For international users

I spent the first 20 years of my career teaching economics in the United States, and the next 20 teaching economics elsewhere in the world. Over these years, I think have learned as much from my European, Asian, Latin American, and African students as they have learned from me. I have also learned the difficulties faced by instructors at universities where budgets and teaching resources are more limited than they are in North America and Western Europe. If you teach at such a university, I have tried to write a textbook that serves your needs.

First, I work with a publisher, BVT Publishing, that understands your situation. They know that a conventional textbook, priced at well over $100 a copy, is out of the reach of your students or your departmental library. They also understand that shipping costs can make even used copies of Western textbooks prohibitively expensive. The solution: The e-book editions of my macroeconomics and microeconomics texts that is priced at less than fifth of the cost of a conventional printed textbook, and comes with no shipping charges.

Second, my classroom experience with students from throughout the world has influenced the content of my book. Some examples:
  • In the macroeconomics chapters, I consider a range of policy issues beyond those that affect just the United States. For example, I discuss hyperinflation and deflation, although the U.S. economy has, luckily, experienced neither in living memory. The fifth edition of my macro book now has a separate chapter on exchange rate determination and exchange rate policies for both fixed and floating rate countries.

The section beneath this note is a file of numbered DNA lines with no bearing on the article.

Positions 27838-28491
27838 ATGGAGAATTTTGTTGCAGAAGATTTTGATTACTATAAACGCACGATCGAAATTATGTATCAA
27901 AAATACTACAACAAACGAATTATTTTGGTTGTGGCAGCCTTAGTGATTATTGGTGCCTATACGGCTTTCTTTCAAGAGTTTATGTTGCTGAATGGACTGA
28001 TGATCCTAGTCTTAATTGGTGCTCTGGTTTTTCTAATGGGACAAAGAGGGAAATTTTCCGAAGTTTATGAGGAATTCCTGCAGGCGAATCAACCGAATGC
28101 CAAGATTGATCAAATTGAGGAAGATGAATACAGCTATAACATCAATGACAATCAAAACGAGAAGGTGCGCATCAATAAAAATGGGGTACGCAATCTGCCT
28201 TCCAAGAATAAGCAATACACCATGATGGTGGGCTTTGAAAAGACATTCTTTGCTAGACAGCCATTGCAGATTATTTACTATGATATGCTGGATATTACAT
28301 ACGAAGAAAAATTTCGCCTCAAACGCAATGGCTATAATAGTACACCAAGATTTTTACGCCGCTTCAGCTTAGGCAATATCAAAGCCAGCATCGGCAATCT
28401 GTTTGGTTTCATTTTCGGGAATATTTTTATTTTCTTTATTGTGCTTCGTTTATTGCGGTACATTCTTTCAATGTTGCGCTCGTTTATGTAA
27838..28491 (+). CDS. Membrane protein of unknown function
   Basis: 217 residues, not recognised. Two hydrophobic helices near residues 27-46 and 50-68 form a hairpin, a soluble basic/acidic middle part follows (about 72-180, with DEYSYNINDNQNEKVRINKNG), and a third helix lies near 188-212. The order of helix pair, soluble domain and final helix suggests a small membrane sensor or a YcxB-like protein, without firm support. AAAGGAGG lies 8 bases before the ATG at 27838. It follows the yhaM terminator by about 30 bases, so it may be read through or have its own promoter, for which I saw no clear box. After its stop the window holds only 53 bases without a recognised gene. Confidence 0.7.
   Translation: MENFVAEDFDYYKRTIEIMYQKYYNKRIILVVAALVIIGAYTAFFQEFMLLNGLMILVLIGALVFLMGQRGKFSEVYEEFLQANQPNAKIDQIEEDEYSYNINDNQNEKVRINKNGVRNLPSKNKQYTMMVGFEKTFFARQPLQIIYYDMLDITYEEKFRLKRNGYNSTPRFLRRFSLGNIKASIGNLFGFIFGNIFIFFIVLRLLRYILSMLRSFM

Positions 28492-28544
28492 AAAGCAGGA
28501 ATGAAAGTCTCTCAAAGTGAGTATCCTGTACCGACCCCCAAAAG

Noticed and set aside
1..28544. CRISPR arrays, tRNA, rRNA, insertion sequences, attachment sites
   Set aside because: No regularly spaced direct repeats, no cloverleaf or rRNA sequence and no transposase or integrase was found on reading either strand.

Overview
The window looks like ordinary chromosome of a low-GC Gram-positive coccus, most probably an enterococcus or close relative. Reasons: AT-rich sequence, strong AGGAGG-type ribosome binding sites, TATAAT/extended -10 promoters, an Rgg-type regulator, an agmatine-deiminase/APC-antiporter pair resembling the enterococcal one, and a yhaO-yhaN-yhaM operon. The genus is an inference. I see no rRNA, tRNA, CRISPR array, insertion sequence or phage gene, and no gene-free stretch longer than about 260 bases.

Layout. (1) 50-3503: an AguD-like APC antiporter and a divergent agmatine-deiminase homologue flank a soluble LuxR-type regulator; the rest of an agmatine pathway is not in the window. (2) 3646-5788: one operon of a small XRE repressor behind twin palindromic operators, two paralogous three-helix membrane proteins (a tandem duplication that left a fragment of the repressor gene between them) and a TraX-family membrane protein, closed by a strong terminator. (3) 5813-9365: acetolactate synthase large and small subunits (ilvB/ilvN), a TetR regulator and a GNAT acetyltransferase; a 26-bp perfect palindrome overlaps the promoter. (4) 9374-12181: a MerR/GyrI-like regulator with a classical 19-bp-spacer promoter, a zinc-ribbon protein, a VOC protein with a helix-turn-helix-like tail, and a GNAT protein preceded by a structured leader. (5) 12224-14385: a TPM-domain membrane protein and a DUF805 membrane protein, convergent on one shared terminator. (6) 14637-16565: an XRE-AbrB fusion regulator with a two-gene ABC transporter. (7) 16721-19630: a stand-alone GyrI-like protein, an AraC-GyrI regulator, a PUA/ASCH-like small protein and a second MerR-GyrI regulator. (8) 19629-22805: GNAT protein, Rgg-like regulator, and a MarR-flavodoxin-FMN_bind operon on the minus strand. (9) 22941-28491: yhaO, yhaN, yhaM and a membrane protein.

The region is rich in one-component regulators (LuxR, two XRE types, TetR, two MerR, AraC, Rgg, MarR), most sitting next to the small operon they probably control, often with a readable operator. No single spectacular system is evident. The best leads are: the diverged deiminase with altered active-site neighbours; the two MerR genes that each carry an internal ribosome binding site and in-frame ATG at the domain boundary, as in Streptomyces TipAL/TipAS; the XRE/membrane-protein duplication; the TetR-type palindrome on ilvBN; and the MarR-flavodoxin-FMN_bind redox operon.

• In the monetary policy chapters, in addition to discussing the specific workings of the Federal Reserve System, I also discuss operational and strategic aspects of monetary policy for central banks in general, and compare them to the U.S. situation.
  • In the microeconomics volume, I have moved the discussion of international trade to an early position in the text (Chapter 7), rather than placing it as an afterthought at the very end, as has been done traditionally
  • The chapter on externalities and environmental policy has the global problem of climate change as its central focus.
  • Throughout both the micro and macro texts, there are numerous case studies drawn from international experience. These include the impact of wheat prices on U.S. food aid programs, elasticity of demand for cigarettes in Indonesia, rice prices and inflation in Africa, Brazilian farm exports, Sony's early experience with U-shaped cost curves, European unemployment trends, menu costs and the introduction of the euro, Chinese exchange-rate policy, the Zimbabwe hyperinflation, and many more.
If you end up using my textbook in your course, wherever you are, drop me an e-mail to let me know how it works for you, and give me your ideas on how to improve, and further internationalize, future editions!

Good luck, and happy teaching!